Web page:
Blog | March 4, 2019

Legislators Hear About Impacts of Food Insecurity for 1 in 5 Children

Maine Legislative Children’s Caucus session focuses on importance of child nutrition programs

On February 26, the Maine Legislative Children’s Caucus heard from former Senate President Justin Alfond on the work he is doing with the Full Plates Full Potential Coalition. Full Plates Full Potential aims to bring innovative solutions to help solve child hunger. They are working on connecting children across Maine to effective nutrition programs like school breakfast and lunch and summer meals.

Child hunger exists in EVERY Maine community.

Hunger should not stand in the way of a child’s success.

Mission: Readiness member Major General Bill Libby, U.S. Army (retired)

One in five Maine children experience food insecurity.

It is estimated that about 1 in 5 kids in Maine don’t know when or where they will get their next meal. Mr. Alfond presented what Full Plates Full Potential has learned about food insecurity and its strong connection to both a child’s academics and building strong families. He also highlighted examples of Maine school districts making changes to their food programs and their tangible results.

Child nutrition has been connected to our national security for many decades.

Mission: Readiness member Major General Bill Libby, U.S. Army (retired)

Mission: Readiness has been concerned about child nutrition for many years, due to the concerning fact that 71% of young adults between the ages of 17 and 24 are unable to qualify for military service, with one third of those due to obesity. In a recent report, Mission: Readiness pointed to rising obesity rates, even among children as young as two years old, as a detriment to our national security. Parents play a central role in children’s eating habits, but schools and other settings where children spend a substantial amount of time are also key in forming healthy habits early.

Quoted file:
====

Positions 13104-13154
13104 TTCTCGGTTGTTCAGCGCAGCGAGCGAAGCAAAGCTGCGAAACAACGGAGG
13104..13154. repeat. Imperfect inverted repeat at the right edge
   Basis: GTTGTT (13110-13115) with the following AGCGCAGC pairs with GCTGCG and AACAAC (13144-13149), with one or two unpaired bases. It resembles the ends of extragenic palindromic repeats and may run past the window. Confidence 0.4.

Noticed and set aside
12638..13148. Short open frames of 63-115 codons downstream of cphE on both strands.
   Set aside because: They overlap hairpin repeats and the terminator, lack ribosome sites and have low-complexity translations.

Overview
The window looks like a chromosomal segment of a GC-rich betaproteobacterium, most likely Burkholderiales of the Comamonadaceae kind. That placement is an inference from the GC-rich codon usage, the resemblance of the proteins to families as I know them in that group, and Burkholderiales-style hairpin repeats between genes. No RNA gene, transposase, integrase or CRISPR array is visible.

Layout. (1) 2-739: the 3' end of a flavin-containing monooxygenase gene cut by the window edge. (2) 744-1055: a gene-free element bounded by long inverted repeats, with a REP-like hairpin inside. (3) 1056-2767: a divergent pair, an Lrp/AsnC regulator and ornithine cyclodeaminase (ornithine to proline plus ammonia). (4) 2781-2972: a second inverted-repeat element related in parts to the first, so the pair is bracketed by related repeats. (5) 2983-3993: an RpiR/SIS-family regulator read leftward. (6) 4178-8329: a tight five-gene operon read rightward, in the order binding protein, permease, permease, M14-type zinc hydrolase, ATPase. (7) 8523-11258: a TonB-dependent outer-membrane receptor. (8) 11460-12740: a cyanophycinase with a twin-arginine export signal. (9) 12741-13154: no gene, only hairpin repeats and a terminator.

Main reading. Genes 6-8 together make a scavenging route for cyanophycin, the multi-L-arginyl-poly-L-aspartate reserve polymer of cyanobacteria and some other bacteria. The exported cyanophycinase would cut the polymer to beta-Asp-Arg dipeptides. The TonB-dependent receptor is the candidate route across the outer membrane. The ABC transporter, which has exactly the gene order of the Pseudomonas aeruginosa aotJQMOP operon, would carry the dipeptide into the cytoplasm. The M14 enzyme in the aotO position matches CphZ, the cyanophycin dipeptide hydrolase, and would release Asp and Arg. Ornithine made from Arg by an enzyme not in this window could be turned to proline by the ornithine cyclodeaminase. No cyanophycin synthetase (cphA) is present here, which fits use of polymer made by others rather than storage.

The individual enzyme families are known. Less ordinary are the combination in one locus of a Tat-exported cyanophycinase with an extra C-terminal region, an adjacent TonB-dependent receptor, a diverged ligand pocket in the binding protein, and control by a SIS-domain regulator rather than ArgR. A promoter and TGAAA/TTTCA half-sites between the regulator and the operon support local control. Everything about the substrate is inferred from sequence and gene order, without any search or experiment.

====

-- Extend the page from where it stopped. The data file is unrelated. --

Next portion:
Mission: Readiness member, former Adjutant General of the Maine National Guard and Commissioner of Defense at Veterans and Emergency Management General Bill Libby hopes that the long history of child nutrition programs in the United States will help lawmakers make progress on supporting these important programs. “After World War II, senior military leaders told Congress that poor nutrition prevented many young people from serving in the military during the war, and thus was a threat to national security. Shortly after that, Congress acted to create the National School Lunch Program; and today, many children and families in Maine rely on this program for access to nutritious meals,“ General Libby said.

Maine Legislative Children’s Caucus Co-Chairs Rep. Sawin Millett (left) and Sen. Rebecca Millett (right) with former Senate President and Full Plates Full Potential Director Justin Alfond.

Maine Legislative Children’s Caucus Co-Chairs Rep. Sawin Millett (left) and Sen. Rebecca Millett (right) with former Senate President and Full Plates Full Potential Director Justin Alfond.

States

  1. Maine